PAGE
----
When Magic Kingdom opened in 1971, it was an amazing feat of engineering.
There were five uniquely themed hotels, a monorail, and new and beloved attractions. This new resort would provide first-class entertainment and lodging to all of its guests.
In addition to all the exciting options that guests could see, there were many innovations behind the scenes. Disney installed an advanced trash removal system that would keep waste out of sight and out of mind.
After the official announcement was made on April 30th, 1969, a press release noted that Disney would be the first stateside home to a very unique waste removal system. The plan would use the Swedish-built AVAC or Automated Vacuum Collection system.
This system is still in use today with 17 collection points around Magic Kingdom and an underground system of vacuum tubes. Every 15 minutes, trash is sucked at a speedy 60 miles per hour to a compactor located behind Splash Mountain. Here it is compressed and then removed from property.
All of this takes place in the utilidors. These underground corridors are actually on the first level of Magic Kingdom (you walk on the second level) and allow Cast Members to quickly move from one land to the next without being seen and for garbage to be magically whisked away out of sight of the guests.
If you’d like to see the utilidors and possibly the AVAC system for yourself, check out Keys to the Kingdom, a five-hour walking tour that takes guests behind the scenes of the most magical place on earth.
This whole system cost Disney about $1 million dollars!
The AVAC system is used throughout Europe including the large cities of Barcelona and Stockholm, but its developers hoped that it would be adopted more readily in other areas.
As of this writing, the only other community using this technology is Roosevelt Island in New York. Around the same time that Disney announced its adoption, the Urban Development Corporation leased a small sliver of land from New York City to build a community that would provide developers the opportunity to make improvements they noticed didn’t exist in “normal” communities including a central parking garage for cars, a European-style walking area, a variety of housing to encourage diversity, and an AVAC system.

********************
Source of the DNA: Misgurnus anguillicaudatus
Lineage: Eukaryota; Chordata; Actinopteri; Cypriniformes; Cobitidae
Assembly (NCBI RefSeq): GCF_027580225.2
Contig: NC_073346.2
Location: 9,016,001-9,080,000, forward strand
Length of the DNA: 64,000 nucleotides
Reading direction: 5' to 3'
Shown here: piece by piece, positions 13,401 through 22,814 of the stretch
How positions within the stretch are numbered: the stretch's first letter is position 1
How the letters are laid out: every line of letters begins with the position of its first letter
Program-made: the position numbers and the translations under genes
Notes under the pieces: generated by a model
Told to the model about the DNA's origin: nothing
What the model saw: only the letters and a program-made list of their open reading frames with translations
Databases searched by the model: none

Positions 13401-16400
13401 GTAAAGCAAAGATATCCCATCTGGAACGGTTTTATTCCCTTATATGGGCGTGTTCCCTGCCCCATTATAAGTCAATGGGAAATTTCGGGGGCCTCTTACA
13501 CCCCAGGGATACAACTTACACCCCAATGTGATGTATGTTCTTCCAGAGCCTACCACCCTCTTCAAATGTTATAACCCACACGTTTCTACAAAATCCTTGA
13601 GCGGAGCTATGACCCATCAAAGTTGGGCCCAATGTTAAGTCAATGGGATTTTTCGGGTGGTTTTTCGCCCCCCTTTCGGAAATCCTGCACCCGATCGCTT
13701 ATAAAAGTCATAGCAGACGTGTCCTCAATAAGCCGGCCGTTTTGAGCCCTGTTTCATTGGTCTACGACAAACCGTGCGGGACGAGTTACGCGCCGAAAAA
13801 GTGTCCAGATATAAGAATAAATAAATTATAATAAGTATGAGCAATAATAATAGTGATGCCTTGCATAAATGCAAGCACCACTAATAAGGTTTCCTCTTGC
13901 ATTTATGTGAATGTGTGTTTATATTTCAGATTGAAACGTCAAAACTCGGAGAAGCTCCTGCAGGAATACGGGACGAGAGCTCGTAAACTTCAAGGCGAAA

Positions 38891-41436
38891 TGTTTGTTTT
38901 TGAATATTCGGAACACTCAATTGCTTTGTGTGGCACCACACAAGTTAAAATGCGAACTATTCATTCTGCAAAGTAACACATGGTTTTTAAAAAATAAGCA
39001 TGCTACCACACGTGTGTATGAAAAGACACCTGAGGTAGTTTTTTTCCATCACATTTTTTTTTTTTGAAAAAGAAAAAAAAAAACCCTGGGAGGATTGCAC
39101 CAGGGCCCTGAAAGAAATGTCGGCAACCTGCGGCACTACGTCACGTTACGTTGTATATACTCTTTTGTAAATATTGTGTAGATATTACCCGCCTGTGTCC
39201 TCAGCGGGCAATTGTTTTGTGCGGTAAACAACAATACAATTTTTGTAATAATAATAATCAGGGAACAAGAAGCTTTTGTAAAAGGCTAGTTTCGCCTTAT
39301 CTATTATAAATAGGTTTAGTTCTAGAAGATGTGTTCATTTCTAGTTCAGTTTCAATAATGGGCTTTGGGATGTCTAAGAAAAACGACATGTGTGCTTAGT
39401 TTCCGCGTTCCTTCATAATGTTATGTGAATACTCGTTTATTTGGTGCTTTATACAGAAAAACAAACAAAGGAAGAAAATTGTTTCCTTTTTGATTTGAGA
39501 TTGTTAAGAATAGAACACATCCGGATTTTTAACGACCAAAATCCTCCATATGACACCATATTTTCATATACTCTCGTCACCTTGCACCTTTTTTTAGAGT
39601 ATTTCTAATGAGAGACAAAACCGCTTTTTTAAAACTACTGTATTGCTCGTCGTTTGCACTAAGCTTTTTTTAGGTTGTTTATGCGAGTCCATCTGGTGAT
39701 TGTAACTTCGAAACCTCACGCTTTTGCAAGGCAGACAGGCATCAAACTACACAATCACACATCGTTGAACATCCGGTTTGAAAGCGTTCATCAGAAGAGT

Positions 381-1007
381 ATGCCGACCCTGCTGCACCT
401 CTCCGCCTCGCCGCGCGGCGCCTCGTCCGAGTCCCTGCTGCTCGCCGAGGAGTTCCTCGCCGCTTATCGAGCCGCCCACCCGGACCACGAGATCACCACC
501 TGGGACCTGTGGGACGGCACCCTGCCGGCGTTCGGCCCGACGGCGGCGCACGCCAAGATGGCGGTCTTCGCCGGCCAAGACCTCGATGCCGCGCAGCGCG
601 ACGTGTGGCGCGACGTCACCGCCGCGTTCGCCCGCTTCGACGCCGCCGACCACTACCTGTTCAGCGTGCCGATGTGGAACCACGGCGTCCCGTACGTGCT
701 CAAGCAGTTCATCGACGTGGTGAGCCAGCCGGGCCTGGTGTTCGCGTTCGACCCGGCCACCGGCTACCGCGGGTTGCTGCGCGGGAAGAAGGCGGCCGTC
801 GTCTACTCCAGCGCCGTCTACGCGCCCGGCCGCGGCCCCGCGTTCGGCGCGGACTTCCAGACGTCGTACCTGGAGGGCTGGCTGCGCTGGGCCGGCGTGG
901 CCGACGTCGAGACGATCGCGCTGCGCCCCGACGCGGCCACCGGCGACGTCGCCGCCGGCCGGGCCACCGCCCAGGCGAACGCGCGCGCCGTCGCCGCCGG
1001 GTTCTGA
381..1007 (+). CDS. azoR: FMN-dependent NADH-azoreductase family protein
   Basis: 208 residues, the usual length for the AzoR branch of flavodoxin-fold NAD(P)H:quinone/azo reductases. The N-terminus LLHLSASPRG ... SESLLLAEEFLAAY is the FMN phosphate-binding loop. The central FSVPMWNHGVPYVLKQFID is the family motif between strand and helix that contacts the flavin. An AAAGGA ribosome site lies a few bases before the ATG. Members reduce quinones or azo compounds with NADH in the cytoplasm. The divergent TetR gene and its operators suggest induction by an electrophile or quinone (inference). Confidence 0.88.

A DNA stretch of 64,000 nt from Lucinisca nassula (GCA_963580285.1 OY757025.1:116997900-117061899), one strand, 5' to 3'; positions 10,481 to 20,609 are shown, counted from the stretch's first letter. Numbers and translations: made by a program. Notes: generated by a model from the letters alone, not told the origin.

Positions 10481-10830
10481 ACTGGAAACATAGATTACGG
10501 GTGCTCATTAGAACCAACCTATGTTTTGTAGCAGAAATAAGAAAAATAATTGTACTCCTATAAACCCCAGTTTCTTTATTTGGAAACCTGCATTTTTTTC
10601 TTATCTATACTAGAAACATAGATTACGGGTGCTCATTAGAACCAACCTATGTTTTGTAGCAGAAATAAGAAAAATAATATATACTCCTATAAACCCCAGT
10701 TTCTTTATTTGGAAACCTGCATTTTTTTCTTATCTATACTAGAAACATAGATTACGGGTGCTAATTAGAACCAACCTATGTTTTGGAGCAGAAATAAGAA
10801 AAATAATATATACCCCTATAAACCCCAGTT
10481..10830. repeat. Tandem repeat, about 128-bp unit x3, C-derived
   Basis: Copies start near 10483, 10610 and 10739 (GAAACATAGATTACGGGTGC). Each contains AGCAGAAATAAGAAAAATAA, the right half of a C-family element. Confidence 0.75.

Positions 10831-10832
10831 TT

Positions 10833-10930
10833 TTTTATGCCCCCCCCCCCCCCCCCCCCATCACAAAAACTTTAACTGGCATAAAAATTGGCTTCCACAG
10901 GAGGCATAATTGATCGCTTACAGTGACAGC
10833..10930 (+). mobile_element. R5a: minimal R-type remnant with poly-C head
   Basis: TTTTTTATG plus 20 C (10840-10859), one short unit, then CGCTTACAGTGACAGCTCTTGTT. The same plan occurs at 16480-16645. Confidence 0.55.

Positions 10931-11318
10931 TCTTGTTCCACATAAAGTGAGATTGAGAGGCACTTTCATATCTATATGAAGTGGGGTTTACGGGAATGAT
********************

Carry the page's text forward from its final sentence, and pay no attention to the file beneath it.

Although more cars have showed up than what the developers had hoped, the AVAC system worked as intended, and residents enjoy their technologically advanced waste removal system. Trash chutes are located in apartment buildings where it is transported to a compacting center. It is then loaded into containers and picked up by the NYC Department of Sanitation.
When Disney Company announced its adoption of this system, they said that it “holds great promise for communities of the future because of its efficiency and cleanliness.”
Perhaps there was some foreshadowing in this statement. Walt Disney envisioned an area at his Disney World Resort called the Environmental Prototype Community/City of Tomorrow (Epcot) that would be a real working town where residents would live and work.
After Walt’s death, Disney Company decided that it wasn’t willing to take on such a huge endeavor without the guidance of the resort’s pioneer. However, the AVAC system would have definitely been a technological advancement that would have piqued Walt’s interest. It allows for a clean, efficient, hidden way to remove garbage that is supposedly less expensive (once built of course) than traditional trash removal.
Unfortunately, Magic Kingdom is the only park in Walt Disney World and one of only two places in the country that uses the AVAC system.
Did you know Disney has one of the most advanced trash removal systems in the world?